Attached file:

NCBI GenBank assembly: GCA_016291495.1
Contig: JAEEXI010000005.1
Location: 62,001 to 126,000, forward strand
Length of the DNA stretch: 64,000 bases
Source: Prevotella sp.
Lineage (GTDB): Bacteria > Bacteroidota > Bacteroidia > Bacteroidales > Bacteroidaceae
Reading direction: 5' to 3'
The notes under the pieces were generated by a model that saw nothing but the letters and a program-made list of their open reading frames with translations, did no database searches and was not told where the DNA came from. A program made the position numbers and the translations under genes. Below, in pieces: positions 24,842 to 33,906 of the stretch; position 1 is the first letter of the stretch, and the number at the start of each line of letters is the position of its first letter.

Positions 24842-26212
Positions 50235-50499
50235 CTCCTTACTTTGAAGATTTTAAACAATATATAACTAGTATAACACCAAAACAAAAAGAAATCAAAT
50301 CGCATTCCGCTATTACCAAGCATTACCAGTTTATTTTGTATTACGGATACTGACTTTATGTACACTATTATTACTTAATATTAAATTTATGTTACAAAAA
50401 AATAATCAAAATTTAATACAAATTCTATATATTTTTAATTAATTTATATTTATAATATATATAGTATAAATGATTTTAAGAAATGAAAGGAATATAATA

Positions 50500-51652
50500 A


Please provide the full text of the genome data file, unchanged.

NCBI GenBank assembly: GCA_016291495.1
Contig: JAEEXI010000005.1
Location: 62,001 to 126,000, forward strand
Length of the DNA stretch: 64,000 bases
Source: Prevotella sp.
Lineage (GTDB): Bacteria > Bacteroidota > Bacteroidia > Bacteroidales > Bacteroidaceae
Reading direction: 5' to 3'
The notes under the pieces were generated by a model that saw nothing but the letters and a program-made list of their open reading frames with translations, did no database searches and was not told where the DNA came from. A program made the position numbers and the translations under genes. Below, in pieces: positions 24,842 to 33,906 of the stretch; position 1 is the first letter of the stretch, and the number at the start of each line of letters is the position of its first letter.

Positions 24842-26212
Positions 50235-50499
50235 CTCCTTACTTTGAAGATTTTAAACAATATATAACTAGTATAACACCAAAACAAAAAGAAATCAAAT
50301 CGCATTCCGCTATTACCAAGCATTACCAGTTTATTTTGTATTACGGATACTGACTTTATGTACACTATTATTACTTAATATTAAATTTATGTTACAAAAA
50401 AATAATCAAAATTTAATACAAATTCTATATATTTTTAATTAATTTATATTTATAATATATATAGTATAAATGATTTTAAGAAATGAAAGGAATATAATA

Positions 50500-51652
50500 A